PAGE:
We were still in the first room when Janet’s twin sister Judy appeared with her own tour group: a grandma and granddaughter pair. The granddaughter was wearing a Sleeping With Sirens shirt and I kept trying to get Henry’s attention but he shrugged me off.

Did I mention that this place is curated by twin sisters? And that they’re so obsessed with baby carriages, they even wrote a childrens book about it?

At times, it was hard to concentrate on what Janet was telling us because there were never less than 15 sets of deadened doll eyeballs boring into our souls in all ten of the rooms of the house.

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Hummel collection, get Bavarian!

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Even with the No Camera policy, I tried to snag a few “from the hip” shots because this place was absolutely fantastic.

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My favorites were the prams that bore a likeness to various animals, like peacocks. “Can you tell what that one is supposed to be?” Janet asked Chooch, and I was turning blue in the face waiting for him to say, “I don’t know, daddy’s furry weener?” Instead, his guess was a very age-appropriate, “Um…Cookie Monster?” I didn’t even know he watched Sesame Street.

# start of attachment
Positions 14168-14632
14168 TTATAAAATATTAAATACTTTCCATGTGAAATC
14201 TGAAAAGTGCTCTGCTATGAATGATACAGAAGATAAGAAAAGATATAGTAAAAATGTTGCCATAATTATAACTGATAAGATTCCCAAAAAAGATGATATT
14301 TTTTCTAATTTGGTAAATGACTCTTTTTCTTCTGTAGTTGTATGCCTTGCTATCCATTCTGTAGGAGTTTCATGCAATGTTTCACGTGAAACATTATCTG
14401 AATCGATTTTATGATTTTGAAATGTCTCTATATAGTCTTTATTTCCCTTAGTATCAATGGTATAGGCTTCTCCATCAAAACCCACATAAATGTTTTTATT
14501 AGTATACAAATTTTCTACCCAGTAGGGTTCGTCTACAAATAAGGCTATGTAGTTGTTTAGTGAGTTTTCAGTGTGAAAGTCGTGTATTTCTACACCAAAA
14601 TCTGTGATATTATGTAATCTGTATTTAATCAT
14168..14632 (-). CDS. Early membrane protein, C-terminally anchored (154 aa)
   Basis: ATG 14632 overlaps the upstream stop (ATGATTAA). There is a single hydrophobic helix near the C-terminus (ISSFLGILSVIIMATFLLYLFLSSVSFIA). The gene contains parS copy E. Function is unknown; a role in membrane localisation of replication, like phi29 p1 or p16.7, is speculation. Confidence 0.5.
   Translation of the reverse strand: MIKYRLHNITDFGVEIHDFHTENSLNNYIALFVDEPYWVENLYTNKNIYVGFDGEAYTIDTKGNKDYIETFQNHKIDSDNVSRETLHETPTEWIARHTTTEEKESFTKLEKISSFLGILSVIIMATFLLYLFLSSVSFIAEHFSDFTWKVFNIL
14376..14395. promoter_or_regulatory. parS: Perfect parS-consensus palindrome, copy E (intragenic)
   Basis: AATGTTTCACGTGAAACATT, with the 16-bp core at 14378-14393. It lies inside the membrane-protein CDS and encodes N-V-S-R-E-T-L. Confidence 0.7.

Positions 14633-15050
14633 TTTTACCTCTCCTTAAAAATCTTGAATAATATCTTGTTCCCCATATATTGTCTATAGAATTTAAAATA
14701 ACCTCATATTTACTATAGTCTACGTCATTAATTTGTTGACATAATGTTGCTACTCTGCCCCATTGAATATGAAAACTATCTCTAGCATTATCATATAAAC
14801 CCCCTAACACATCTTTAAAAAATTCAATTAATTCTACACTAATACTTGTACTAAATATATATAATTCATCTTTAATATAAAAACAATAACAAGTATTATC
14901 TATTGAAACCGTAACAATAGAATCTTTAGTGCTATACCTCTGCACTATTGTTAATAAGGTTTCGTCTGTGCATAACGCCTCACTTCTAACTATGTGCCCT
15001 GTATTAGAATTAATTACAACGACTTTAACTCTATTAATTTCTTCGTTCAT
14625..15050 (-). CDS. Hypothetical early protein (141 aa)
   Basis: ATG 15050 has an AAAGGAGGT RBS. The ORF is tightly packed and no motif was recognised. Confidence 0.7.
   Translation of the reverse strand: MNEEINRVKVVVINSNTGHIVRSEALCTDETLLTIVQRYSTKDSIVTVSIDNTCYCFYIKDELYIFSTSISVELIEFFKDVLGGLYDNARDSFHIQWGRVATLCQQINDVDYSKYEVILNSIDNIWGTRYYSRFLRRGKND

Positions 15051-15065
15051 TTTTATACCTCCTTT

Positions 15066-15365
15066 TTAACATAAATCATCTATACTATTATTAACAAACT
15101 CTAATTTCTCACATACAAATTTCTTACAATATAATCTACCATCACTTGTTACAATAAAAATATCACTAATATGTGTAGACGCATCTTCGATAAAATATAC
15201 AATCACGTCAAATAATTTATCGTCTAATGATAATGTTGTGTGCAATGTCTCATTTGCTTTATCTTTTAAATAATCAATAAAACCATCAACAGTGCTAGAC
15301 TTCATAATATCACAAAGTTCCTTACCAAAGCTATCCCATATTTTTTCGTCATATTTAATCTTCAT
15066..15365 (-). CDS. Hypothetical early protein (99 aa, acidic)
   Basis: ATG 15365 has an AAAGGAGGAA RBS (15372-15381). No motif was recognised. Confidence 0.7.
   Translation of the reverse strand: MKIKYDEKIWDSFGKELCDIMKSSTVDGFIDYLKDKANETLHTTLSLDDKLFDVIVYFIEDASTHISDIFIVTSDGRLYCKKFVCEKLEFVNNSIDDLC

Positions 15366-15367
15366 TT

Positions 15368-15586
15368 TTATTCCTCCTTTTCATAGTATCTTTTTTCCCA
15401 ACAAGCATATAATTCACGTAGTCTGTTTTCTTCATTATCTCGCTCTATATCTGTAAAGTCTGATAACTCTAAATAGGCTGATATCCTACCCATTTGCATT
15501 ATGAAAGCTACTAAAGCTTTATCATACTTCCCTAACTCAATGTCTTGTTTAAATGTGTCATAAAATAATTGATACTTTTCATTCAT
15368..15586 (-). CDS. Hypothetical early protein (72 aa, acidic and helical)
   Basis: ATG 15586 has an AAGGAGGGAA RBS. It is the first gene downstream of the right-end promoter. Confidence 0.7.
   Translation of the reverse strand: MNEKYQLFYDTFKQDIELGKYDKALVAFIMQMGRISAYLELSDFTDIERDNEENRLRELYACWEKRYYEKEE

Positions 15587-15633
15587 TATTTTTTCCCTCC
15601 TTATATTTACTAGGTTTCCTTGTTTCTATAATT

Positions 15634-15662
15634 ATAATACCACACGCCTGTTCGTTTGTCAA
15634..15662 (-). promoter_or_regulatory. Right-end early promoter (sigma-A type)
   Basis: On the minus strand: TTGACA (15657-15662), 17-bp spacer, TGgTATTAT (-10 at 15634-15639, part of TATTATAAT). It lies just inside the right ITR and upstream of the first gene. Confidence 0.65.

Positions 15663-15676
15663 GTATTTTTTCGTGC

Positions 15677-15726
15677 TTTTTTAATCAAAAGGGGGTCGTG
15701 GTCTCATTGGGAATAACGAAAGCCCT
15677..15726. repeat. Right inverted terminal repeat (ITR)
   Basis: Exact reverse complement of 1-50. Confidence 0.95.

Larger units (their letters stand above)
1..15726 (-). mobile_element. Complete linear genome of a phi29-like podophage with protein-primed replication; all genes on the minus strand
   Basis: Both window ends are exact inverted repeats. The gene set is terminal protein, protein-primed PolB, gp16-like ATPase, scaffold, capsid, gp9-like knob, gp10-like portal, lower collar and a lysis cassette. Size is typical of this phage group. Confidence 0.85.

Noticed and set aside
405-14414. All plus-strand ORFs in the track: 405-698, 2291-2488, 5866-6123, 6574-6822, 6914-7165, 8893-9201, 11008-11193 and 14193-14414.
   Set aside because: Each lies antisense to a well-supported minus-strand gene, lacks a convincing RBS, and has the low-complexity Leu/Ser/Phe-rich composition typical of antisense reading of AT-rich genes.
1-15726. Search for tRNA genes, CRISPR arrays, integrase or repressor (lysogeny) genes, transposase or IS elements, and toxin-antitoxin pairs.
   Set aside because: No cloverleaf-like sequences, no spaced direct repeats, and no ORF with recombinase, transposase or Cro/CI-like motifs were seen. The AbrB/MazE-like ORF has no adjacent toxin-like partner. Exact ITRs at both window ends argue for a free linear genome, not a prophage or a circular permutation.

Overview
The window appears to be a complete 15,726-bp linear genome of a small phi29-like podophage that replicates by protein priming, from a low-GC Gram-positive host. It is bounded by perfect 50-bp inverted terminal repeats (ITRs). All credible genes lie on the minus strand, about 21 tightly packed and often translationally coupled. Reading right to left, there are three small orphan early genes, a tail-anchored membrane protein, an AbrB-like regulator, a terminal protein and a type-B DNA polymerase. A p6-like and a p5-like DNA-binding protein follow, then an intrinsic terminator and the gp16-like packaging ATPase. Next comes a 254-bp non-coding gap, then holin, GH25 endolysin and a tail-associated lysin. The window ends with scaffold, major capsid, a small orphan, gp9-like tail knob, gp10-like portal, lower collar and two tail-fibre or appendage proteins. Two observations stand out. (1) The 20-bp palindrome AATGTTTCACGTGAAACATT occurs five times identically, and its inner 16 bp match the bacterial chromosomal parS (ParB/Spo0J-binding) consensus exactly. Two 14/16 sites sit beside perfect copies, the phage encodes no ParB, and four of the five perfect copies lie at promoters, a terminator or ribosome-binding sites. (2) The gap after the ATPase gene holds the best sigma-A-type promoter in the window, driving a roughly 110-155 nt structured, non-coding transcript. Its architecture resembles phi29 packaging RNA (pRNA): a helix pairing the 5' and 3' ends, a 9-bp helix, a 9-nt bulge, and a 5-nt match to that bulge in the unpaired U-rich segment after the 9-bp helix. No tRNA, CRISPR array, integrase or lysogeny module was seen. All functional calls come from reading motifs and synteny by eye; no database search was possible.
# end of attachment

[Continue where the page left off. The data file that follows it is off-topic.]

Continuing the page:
It was actually an owl, so we all got a laugh at Chooch’s expense, a mere hour after his bumper car snafu at Conneaut Lake Park, where he was stuck in one place the whole time because he couldn’t actually reach the gas pedal and everyone laughed at him each time he got lapped. Or maybe that was just me.

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In the gutted bathroom, Janet pointed out a wicker childrens’ wheelchair. Henry and I made eye contact and he gave me a very slight “don’t do it” head shake, but come on. I couldn’t pass up this photo op, so I waited for Janet to guide Chooch into the next room before stopping abruptly and snapping a picture, causing Henry to crash into me.

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Janet was wise and focused all of her attention on Chooch, even draping her arm across his shoulders at various points throughout the house and pointing out Shirley Temple dolls and, once she learned of his obsession, weathered-paged cat books and handmade plush cat toys. This was the key to corking his douche whistle and keeping him interested. The kid was completely enrapt by every room.

I think he was also intimidated.

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Haunted. It’s all fucking haunted.

In addition to the 200+ perambulators (there are so many, that some of them have been strung from the ceiling like carcasses), their house also boasts an impressive collection of 1800s tchotchkes, dollhouses, paintings, music boxes & organs (Andrea would have hated this place!), dresses from the period, and copies of Uncle Tom’s Cabin and Little Black Sambo, which Janet interestingly said was her favorite.